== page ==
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Hi.


The one thing I've noticed after living with the Vutec SilverStar for 3 weeks now is the tremendous amount of contrast that the screen shows. Just the other night, I was watching a film and found myself lowering the contrast on my Sharp from -6 (what I used on the Firehawk) to somewhere between -17 and -20. At these levels the SilverStar is still 2:1 better than the Firehawk in perceived depth and overall contrast. As soon as I drop the contrast to what would be a ridiculously low setting using the Firehawk, the Vutec has begun to truly show a level of resolution I didn't think was possible out of my machine. Apparently it's always been there; the Firehawk just couldn't show it.
 

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With many projectors you can increase contrast by reducing light output. Especially with these current 1 chip DLPs.


How do you make up the light? Silverstar.


Details, contrast and punch. It's only gonna get better


This screen isn't about hiding the image, it's about SHOWING the image!
 

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jshd,


That sounds great, jshd, I'm glad the SilverStar is working so well for you. I do think that people are beginning to re-think this idea that home theaters need to shoot for standard movie-theater brightness---myself included. The SilverStar is a great way to get some extra brightness out of dim projector.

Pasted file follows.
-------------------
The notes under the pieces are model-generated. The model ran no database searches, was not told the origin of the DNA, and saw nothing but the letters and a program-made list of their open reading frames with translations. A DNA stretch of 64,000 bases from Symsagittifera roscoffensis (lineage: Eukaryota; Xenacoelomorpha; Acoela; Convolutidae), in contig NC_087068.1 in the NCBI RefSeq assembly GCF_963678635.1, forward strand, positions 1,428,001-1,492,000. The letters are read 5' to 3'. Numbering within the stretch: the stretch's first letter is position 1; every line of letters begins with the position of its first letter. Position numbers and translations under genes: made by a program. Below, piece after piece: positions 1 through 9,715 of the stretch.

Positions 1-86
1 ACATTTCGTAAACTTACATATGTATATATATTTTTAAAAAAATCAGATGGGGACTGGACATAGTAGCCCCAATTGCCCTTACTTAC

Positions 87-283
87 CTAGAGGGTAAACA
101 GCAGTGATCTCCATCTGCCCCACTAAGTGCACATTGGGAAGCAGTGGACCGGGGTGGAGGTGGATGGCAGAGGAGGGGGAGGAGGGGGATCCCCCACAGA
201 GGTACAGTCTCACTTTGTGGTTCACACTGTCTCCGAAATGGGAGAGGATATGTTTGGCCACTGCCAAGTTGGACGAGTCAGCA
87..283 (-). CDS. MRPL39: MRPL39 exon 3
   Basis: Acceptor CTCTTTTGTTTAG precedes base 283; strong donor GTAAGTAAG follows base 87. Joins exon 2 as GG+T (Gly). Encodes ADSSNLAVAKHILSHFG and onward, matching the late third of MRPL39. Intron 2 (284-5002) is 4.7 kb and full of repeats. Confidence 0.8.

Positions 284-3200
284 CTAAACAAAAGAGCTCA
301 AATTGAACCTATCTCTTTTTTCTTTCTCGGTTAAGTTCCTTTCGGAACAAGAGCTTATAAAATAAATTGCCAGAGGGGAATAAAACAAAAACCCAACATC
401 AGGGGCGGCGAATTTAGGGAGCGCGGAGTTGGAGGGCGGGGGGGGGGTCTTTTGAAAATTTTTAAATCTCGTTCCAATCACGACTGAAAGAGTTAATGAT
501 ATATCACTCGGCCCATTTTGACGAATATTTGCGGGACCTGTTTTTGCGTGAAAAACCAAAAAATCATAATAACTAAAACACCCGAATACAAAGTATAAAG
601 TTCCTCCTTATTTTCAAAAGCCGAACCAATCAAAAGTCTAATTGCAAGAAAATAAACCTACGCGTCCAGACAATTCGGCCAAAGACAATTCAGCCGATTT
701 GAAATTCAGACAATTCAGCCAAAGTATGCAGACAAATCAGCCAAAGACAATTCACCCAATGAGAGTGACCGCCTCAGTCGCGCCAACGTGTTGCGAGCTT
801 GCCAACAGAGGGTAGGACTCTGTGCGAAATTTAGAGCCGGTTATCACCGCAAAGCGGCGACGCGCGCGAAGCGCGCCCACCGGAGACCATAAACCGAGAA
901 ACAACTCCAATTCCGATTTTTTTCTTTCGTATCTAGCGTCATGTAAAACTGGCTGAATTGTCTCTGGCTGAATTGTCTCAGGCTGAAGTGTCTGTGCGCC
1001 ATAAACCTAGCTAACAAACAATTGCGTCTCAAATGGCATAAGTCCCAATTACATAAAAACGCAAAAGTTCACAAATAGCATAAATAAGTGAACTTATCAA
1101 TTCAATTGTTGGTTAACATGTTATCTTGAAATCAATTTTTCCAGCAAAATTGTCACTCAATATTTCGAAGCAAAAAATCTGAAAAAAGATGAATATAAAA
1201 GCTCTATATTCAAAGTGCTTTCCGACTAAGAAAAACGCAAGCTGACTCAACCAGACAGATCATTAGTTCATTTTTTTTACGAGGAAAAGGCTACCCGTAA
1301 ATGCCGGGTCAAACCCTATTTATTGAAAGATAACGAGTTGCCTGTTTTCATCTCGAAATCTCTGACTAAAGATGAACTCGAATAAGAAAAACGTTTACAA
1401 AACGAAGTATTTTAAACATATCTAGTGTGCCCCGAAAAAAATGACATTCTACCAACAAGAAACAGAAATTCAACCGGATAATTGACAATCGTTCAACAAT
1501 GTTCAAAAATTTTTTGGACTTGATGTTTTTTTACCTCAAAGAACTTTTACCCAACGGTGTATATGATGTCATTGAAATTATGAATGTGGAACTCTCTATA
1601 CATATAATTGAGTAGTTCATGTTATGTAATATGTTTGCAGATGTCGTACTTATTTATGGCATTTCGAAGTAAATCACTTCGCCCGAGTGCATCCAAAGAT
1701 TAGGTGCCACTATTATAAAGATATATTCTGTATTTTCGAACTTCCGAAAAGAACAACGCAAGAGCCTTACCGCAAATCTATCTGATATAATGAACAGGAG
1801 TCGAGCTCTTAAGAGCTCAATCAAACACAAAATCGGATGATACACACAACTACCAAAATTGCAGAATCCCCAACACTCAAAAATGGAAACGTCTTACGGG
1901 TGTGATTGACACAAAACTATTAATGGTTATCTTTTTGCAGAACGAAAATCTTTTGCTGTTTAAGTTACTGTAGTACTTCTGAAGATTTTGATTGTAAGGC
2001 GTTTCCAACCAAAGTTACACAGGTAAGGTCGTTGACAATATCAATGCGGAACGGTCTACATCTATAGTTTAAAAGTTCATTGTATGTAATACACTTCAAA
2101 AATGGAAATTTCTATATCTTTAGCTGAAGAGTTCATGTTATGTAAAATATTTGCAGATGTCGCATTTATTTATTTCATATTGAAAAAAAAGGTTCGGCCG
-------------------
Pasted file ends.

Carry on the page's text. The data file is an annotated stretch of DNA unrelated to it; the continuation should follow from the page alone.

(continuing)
Please allow me to offer a bit of caution, however. The "contrast" setting on your projector isn't something that you should just arbitrarily adjust to change the brightness of your image. That's because it affects other aspects of the picture quality as well. Usually adjusting it just a couple of clicks is no problem, but jumping from -6 to -20 might compromise the greyscale resolution of your projector.


I would recommend that you use a calibration disk like Avia or Digital Video Essentials to set your projector's "brightness" and "contrast" settings. If the result is too bright for your tastes, then switch to a lower-power mode. (You may have to readjust the brightness and contrast at that point, again using Avia or DVE). Then, if the result is still too bright, consider getting an ND filter and putting it in front of the lens...


If you're already using Avia or DVE to set contrast, then please let me apologize in advance for assuming otherwise. It's just that I've found that if I adjust my projector's contrast too far away from zero, I inevitably crush my blacks or my whites. Of course, I don't have a Sharp, so your mileage will vary.


And since you're enjoying the detail your new bright combination is providing, I would hate for you to be inadvertantly compromising it.
 

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This is interesting.

Your projector, no matter what it is has only one correct setting for contrast. That correct setting is having the contrast control set just below the point of "crushing" the brightest whites and is the same on any screen.

If someone should go below that "correct" point the Black level stays the same but the "contrast ratio" drops.


I think what your saying (if your contrast was correctly set with the Firehawk) is the SilverStar is too bright..for you.. and your going to use it at half brightness.


I'm curious, what size is your SilverStar and about how many lumen's is your pj ?